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New Member
Jun 6, 2016
So the time has come to say goodbye to Fenrir... he was a good machine, a beast in his day, but like all his predecessors, he has succumb to heat death. In fact, it wasn't long after his birth, he lost the first... and then the second of his three video cards. As it stands now, under idle with nothing but a browser open, the CPU is running at 81 degrees. He doesn't have much left in him, it seems.

The problem is that where I am, space is at a premium, and the only place I've been able to put my machines is against an exterior wall that has zero insulation, gets direct sun, and has poor ventilation. Yes, I realize this has been my own actions that have signed the death warrants of my machines.

Now, I have one potential solution to this issue... and that would be to place the machine downstairs... in the basement... and run the video cable and USB up through the wall to the monitor/keyboard.

The downside, of course, is... it's an unfinished basement - inherently dusty, and only likely to be visited for occasional maintenance. On the upside, it's consistently cooler than where the machine lives now... and would allow for as large an enclosure as I feel like building.

Which brings us to my conundrum. If I move the machine into the basement, I'm loathe to rely on air cooling, as the potential (even with filters) to get particulates on the component boards is high. Even with a vertical build and bottom intake and top exhaust, I'm concerned about gunk sticking to the boards. So I'm pondering a liquid cooled build, with blocks on every component possible, to draw as much heat out to a radiator/fan assembly that would be far easier to clean. Hopefully enough so that a piezoelectric plate could handle the rest of the cooling for the mainboard, and I could essentially keep the unit in a stagnant air chamber.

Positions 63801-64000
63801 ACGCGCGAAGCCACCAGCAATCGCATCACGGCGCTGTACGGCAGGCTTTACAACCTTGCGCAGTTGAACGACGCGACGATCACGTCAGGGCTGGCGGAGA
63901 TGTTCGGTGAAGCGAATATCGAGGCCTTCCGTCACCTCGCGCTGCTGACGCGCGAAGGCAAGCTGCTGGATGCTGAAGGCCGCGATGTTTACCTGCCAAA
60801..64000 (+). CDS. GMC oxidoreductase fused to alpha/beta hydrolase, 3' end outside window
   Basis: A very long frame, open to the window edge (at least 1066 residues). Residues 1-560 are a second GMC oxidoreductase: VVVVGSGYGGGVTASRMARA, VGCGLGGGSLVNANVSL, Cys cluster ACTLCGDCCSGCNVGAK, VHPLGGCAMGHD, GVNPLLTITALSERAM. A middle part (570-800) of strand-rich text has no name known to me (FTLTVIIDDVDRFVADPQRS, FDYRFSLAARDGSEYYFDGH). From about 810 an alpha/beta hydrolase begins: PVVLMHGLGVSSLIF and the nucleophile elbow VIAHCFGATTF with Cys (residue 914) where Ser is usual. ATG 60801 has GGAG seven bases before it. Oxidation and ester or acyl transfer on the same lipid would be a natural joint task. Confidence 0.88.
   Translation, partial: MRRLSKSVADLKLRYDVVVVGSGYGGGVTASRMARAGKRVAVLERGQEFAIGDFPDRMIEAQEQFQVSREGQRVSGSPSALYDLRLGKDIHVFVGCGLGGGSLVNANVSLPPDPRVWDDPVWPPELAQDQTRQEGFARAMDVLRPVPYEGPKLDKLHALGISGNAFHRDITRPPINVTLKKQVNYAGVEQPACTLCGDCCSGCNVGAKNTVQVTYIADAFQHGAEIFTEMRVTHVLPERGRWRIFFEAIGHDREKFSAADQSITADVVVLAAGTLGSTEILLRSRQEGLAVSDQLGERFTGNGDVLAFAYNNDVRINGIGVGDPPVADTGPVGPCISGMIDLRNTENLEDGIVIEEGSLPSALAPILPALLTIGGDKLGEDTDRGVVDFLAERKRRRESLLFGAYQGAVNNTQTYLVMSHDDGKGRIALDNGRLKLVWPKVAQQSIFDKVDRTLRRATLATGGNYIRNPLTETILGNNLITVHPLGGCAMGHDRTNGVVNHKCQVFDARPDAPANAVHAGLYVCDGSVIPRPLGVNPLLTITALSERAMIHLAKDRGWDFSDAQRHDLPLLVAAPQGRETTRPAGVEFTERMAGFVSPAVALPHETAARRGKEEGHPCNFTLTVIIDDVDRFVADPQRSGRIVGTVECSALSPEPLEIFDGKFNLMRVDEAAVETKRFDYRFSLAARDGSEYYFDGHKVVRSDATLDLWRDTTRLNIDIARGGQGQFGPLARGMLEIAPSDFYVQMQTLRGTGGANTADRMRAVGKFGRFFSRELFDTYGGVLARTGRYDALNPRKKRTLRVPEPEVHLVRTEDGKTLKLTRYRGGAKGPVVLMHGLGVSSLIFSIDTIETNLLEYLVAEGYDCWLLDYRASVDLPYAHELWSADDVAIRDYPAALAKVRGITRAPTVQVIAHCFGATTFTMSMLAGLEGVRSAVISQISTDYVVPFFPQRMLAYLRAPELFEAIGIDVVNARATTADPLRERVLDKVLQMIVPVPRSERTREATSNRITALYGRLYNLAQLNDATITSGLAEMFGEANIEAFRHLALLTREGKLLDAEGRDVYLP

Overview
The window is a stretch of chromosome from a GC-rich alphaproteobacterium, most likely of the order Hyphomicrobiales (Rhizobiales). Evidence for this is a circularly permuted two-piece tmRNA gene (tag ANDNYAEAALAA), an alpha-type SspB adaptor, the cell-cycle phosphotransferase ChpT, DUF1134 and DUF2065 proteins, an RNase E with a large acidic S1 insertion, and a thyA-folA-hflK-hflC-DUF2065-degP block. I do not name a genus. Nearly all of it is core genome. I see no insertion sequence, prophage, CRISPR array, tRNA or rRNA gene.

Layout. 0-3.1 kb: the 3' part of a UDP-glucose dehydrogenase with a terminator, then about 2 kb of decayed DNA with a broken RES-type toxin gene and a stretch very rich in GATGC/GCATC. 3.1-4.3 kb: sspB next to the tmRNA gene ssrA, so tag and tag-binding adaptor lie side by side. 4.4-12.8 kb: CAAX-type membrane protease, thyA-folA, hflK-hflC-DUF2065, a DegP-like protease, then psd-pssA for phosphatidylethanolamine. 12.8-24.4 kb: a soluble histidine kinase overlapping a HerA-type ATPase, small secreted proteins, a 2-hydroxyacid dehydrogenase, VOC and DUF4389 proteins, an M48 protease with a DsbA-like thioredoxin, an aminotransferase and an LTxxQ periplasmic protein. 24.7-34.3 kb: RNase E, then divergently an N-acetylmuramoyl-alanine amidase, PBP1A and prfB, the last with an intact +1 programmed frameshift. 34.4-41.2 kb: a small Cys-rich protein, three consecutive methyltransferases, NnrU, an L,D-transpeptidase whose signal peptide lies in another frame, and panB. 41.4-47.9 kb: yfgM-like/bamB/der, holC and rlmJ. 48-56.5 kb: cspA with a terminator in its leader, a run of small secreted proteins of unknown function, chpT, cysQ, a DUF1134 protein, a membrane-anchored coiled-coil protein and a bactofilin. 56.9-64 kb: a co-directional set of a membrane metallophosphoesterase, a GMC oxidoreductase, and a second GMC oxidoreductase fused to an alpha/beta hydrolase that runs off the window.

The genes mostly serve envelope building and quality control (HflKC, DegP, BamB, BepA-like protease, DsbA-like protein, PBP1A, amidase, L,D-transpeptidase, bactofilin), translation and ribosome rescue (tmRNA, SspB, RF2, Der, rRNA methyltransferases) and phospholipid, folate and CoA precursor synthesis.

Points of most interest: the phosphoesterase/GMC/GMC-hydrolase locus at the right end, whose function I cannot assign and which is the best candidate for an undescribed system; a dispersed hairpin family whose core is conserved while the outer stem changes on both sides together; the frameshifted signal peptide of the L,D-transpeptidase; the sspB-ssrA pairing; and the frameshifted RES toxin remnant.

So... question 1: Is this a terrible idea, and I should simply stop this line of thinking now?

My thought that is if I draw out heat from the major components and create what is essentially a sufficiently cold box around the main board and attached cards... do I really need ventilation?
I'll give what I know.
I remotely manage a couple of folding rigs in other peoples basements, big air is the way to go, less parts to fail and easier to clean when they need it.
When is the last time thermal paste was applied?
When is the last time you tore down and cleaned/flushed your water loop?
What are you using the machine for?
What is the actual hardware?
Thermal paste was reapplied during the last tear down... november. It's not currently liquid cooled. I use the machine for rendering, gaming, and as a dev server for programming/database/web. Running an i7 960, a Thermaltake Frio Dual, and down to a single GTX 560. Most of the other kit was removed, having died.
In the center of the room, 62. In the corner with the machine, 69.
Doh! The room temps are in F, the cpu temp is in C. Sorry... mixed metrics. Shame on me.
Stick with C here, it's what we use. If the basement is dusty, the don't blow air all over the pace, dust will stay settled. In the basement, away from prying ears, just stick with air cooling. It won't matter is the 3000 RPM fans are loud.